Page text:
The Intel Compute Stick left us with mixed feelings at the end of the day. It’s a very cost effect device that has all functions f a basic PC and certainly won’t break the bank. When looking at the Intel Compute Stick you must realize that there were some tradeoffs that needed to be made to get something this small and inexpensive. You aren’t getting super-high end hardware, but you get a fairly robust feature set that makes for an easy plug and play Windows 8.1 device. At the end of the day you end the Intel Compute Stick was able to surf the web, stream videos and run Microsoft Office applications with ease. It’s only when you stated multitasking or that you remember that this is not the most peppy little PC and you need to have patience when asking it to do some hard work.
If you are looking for a Windows 8.1 desktop PC experience that will work on any HDMI display for under $150 you don’t have too many choices. The Intel Compute Stick could be the solution to thin client, digital signage, point-of-sales (POS) and HTPC needs!
As noted in the introduction we are using a pre-production Intel Compute Stick with early drivers and we ran into some serious issues with the integrated Bluetooth. Since there is only one USB port on the Intel Compute Stick you’ll likely need to pair it with a wireless keyboard or mouse straight away. We got our Intel Compute Stick up and running using a wired Corsair K70 keyboard with a Bluetooth Wireless Gigabyte GM-M7700B mouse, but ran into some pretty severe issues. For example whenever the CPU was under a heavy load or the Wireless Internet connection was being heavily used we discovered the Bluetooth connectivity would drop and leave us without a mouse. Sometimes the Bluetooth mouse wouldn’t connect again and we finally just gave up trying to use Bluetooth altogether. Intel is aware of this issue and is working on a new driver that fixes the issue, but with the retail availability of the Intel Compute Stick happening within the month they are on a tight deadline to figure it out. It appears that Intel designed the Compute Stick to work with an RF mouse/keyboard combo set and that is what we suggest you use. We had no issues with the RF mouse/keyboard combination that worked off a single USB port and that is what we recommend. Since the Intel Compute Stick is small enough to fit in your pocket and be transported around the world it stinks that you need a keyboard and mouse to go along with it. Someone needs to make a good keyboard/mouse app for smartphones that will connect via Bluetooth or RF to make this truly a portable device as you really can plug it into any HDMI display and have a PC in seconds!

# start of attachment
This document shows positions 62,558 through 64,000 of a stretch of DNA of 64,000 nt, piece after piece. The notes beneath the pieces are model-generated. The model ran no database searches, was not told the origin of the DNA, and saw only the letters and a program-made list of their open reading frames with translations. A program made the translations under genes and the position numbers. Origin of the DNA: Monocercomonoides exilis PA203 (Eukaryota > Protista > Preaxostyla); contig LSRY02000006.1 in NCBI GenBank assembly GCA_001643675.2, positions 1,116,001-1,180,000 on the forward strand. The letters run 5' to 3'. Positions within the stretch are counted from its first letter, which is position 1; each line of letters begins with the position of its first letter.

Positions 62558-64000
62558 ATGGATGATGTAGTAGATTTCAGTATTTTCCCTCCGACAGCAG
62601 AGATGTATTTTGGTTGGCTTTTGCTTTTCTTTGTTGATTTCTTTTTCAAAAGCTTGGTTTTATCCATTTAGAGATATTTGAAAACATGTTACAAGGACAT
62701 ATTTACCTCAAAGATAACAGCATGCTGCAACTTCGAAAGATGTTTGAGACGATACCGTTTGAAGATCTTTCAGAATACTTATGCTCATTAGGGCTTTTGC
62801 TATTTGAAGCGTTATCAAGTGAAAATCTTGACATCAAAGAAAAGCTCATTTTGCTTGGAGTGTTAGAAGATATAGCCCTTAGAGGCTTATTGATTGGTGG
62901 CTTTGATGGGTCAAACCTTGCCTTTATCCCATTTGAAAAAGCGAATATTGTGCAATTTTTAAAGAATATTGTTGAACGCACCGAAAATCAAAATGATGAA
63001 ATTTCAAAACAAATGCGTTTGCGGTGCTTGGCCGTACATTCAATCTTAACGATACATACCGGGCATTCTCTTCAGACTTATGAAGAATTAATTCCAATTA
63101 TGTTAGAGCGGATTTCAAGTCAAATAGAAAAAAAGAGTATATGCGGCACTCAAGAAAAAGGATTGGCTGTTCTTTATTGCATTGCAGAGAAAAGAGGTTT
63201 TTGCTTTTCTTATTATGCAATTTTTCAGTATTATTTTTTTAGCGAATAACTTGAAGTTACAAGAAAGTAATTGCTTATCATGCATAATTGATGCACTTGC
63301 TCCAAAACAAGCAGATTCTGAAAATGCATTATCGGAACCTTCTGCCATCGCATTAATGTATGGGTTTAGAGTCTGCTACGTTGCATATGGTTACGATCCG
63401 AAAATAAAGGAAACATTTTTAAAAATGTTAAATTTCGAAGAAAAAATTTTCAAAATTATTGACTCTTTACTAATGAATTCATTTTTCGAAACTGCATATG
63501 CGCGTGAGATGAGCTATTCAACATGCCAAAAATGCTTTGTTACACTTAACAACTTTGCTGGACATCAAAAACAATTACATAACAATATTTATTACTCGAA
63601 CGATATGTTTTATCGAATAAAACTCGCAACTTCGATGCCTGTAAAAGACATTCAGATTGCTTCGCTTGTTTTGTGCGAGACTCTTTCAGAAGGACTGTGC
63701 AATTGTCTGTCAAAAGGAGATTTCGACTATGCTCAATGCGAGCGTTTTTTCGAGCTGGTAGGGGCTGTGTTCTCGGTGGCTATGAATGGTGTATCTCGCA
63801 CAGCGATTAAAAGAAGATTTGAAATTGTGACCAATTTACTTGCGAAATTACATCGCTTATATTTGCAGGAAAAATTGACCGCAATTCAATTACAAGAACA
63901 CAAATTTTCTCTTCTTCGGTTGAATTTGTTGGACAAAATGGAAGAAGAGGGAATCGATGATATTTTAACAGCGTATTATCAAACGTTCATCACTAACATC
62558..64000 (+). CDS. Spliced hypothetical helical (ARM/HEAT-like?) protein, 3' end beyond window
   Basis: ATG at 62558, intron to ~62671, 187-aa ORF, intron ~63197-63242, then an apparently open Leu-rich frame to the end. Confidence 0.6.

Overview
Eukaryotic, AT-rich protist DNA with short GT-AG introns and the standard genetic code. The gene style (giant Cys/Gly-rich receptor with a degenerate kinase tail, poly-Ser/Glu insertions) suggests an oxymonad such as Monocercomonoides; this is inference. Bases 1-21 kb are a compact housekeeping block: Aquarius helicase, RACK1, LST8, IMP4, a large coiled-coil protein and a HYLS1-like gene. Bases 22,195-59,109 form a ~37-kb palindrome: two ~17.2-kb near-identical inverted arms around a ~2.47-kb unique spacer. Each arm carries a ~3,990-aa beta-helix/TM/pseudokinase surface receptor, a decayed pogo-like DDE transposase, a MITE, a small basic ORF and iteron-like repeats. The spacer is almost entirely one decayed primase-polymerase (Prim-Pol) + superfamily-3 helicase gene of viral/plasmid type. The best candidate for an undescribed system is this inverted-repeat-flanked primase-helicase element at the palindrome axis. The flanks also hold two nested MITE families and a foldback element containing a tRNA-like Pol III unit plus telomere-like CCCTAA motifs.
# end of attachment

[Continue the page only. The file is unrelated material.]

When it comes to pricing you are looking at $149.99 Plus Shipping for the Intel Compute Stick with Windows 8.1 that is being sold under part number STCK1A32WFC.
That price includes Windows 8.1 32-bit and it is pre-installed, so you end up with something that many would consider in the impulse buying price range. People in developing countries that are looking for an affordable PC that can get them online could be one demographic that Intel can really tap into with the Compute Stick.
The Intel Compute Stick is a great first generation product and we like to see innovations like this coming out of Intel. We can only hope that they solve the Bluetooth 4.0 issues with driver updates or in future generations as that was our biggest grip with the unit.
Legit Bottom Line: The Intel Compute Stick isn’t the fastest PC around, but it gets the job done!